“Dave” duo: Moviemaking being a collaborative art, it’s no surprise that directors and stars who prove to be a winning combination re-team for future projects.
Consider, for instance, Eddie Murphy and director Brian Robbins. After their first movie, the 2007 DreamWorks comedy “Norbit,” grossed $95.7 million domestically, they paired up again for “Meet Dave” for 20th Century Fox and Regency Enterprises. Now as “Dave” opens Friday, they’re in production on their third film, “A Thousand Words” for DreamWorks.
“Dave,” which also stars Elizabeth Banks, Gabrielle Union, Scott Caan, Ed Helms and Kevin Hart, was written by Rob Greenberg & Bill Corbett. It was produced by Jon Berg, Todd Komarnicki and David T. Friendly and executive produced by Arnon Milchan and Thomas M. Hammel. Murphy plays Dave, a miniature alien humanoid who comes to New York inside a spaceship that’s a human size body that looks exactly like the tiny Dave.
For some insights into the making of Robbins and Murphy’s movies, I caught up recently with Robbins, whose films over the years have grossed nearly $900 million worldwide. Among his credits are “Wild Hogs,” the 2007 Disney adventure comedy on which he was a producer; and the 1999 Paramount comedy drama “Varsity Blues” and the 2006 Disney fantasy comedy “The Shaggy Dog,” both of which he directed.
“Originally, it was (production president) Adam Goodman at DreamWorks who gave me the script of ‘Norbit’ and asked if I was interested in doing a movie with Eddie Murphy,” Robbins explained when I asked how he and Murphy got together. “I completely jumped at the opportunity. I was such a huge fan of Eddie’s work. I mean, ‘Trading Places’ and ’48 HRS’ were just two watershed movies for me that really made me want to do what I do now. I knew every line from those movies and could perform them all the time. I was completely excited to sit down and meet him. Once I did that, I just fell in love with ‘Norbit’ and we decided to do it. That was like two years ago, right after I finished ‘The Shaggy Dog.'”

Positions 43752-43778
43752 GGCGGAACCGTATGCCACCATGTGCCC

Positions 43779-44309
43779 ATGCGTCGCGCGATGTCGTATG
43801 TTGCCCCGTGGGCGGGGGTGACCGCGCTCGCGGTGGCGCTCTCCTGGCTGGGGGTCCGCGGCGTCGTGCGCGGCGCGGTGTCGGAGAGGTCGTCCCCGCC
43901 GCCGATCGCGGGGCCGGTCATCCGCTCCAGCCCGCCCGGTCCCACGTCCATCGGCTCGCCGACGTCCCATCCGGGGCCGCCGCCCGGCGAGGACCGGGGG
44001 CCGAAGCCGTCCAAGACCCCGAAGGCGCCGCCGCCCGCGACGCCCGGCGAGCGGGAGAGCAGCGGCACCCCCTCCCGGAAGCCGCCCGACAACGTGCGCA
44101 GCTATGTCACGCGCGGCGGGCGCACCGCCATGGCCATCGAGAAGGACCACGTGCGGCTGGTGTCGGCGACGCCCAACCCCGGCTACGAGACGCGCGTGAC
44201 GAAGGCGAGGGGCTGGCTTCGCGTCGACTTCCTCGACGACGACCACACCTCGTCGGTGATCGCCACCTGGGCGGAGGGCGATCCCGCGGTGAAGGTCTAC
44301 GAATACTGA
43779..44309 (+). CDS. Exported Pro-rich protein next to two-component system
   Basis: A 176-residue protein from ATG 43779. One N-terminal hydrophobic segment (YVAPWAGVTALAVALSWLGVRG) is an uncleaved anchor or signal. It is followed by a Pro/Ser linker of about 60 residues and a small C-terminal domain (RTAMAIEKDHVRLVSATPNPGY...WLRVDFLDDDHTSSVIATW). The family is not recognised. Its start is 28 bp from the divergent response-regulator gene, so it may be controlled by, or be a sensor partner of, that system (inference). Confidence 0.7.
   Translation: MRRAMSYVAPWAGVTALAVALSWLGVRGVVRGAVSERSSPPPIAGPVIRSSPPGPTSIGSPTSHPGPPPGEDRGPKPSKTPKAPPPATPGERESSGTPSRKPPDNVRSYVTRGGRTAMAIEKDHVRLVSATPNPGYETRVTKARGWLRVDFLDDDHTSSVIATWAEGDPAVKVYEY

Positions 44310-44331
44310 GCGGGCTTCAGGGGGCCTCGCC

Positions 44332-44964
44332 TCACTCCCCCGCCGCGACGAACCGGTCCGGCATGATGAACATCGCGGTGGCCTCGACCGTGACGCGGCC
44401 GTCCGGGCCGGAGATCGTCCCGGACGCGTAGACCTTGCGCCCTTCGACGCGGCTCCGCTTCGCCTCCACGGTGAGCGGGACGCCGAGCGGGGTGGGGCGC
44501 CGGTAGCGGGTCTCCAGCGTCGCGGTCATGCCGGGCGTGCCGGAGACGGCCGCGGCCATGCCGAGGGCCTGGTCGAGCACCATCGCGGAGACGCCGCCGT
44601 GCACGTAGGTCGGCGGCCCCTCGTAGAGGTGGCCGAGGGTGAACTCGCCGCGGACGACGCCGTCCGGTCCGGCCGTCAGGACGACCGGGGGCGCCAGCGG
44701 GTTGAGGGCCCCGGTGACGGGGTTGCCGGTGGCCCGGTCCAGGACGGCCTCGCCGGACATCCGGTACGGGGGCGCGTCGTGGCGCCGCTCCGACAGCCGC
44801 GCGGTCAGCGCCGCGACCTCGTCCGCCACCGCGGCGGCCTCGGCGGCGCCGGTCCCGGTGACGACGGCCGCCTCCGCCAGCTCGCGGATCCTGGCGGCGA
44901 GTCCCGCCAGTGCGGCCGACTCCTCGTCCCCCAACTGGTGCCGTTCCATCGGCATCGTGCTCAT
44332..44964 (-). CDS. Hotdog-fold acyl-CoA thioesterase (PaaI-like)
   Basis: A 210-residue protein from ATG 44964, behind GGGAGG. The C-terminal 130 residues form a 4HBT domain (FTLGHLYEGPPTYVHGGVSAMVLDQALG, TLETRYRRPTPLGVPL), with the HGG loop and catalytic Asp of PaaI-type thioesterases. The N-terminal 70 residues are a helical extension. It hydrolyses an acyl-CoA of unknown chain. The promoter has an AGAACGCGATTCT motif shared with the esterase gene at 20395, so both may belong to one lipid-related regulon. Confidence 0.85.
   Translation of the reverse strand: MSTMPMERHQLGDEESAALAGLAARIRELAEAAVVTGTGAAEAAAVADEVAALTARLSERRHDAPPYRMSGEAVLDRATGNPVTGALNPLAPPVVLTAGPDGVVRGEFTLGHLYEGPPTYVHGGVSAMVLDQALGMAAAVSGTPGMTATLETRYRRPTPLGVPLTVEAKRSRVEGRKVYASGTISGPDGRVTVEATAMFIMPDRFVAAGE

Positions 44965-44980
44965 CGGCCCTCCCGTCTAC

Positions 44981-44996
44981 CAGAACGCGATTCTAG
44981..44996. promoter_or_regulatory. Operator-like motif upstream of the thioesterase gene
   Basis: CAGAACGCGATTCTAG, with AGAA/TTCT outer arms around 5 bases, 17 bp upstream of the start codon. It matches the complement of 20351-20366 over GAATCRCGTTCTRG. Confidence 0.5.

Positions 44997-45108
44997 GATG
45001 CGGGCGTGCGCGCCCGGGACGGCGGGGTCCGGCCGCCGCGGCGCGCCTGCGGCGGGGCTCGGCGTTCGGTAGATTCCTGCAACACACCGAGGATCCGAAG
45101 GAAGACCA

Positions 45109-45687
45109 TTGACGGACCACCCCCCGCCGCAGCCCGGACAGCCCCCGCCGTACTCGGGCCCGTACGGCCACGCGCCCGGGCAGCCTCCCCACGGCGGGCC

Looking back on when he first sat down with Murphy, he told me, “I was extremely intimidated in my first meeting with Eddie (with him) just being such a legend that he is. And I was really nervous those first few days of shooting. Once we sort of found our groove in ‘Norbit’ and once I started showing him some of the cut footage I think he really started trusting me and we formed a nice bond.”
“‘Meet Dave,'” Robbins said, “was something he was developing while we were doing ‘Norbit.’ He gave me the script. I read it and could totally see him in the role and I jumped at the opportunity to work with him again.”
Asked how you direct someone like Murphy who’s been a superstar for so many years, Robbins replied, “It makes my job as a director much easier because he is so uniquely talented. Really what I try to do with Eddie is set him up in situations that I know he’s going to win at and where he’ll be able to exploit all of his talent. I feel like my job is to just put him in the right settings and the right scenes and give him the freedom and the ability to do what he does great — which is to be funny.”
As for how Robbins and Murphy actually work together, he noted, “It’s not that different than any other working relationship on a movie set. I set up shop and then he’ll come up on the set and we’ll talk through what the shot’s going to be and what the blocking is. We’ll have a couple of walk-throughs or light rehearsals. He’s not a guy who likes to beat a scene into the ground before he shoots it. He likes to keep it fresh and not rehearse it or over rehearse it, for sure. And then we roll and I think he finds things as he does it. We’ll watch playback and make little tweaks here and there. It just all depends on the individual scene that we’re doing. And that’s pretty much the drill. We’ll make adjustments on the fly as we go. He’ll always find a little something — a little gravy, a little cherry on top of a scene that really just makes it great. He’ll bring his unexpected magic to it.”
Recalling production on “Dave,” he told me, “The great part about (the film) that I never thought about until he actually did it was that when he was Dave on the outside, the robot that the humans saw, Eddie made this choice of never to blink. So he had this very wide-eyed sort of (expression that was) sometimes almost a little scary. He would never blink in any of those scenes when he was the robot, which I never even thought about in all of the prep work. But once he came on set and did it it was such an amazing brilliant choice and he was able to hold onto it throughout the whole shoot. It just made his human qualities feel uneven, which is what it called for.”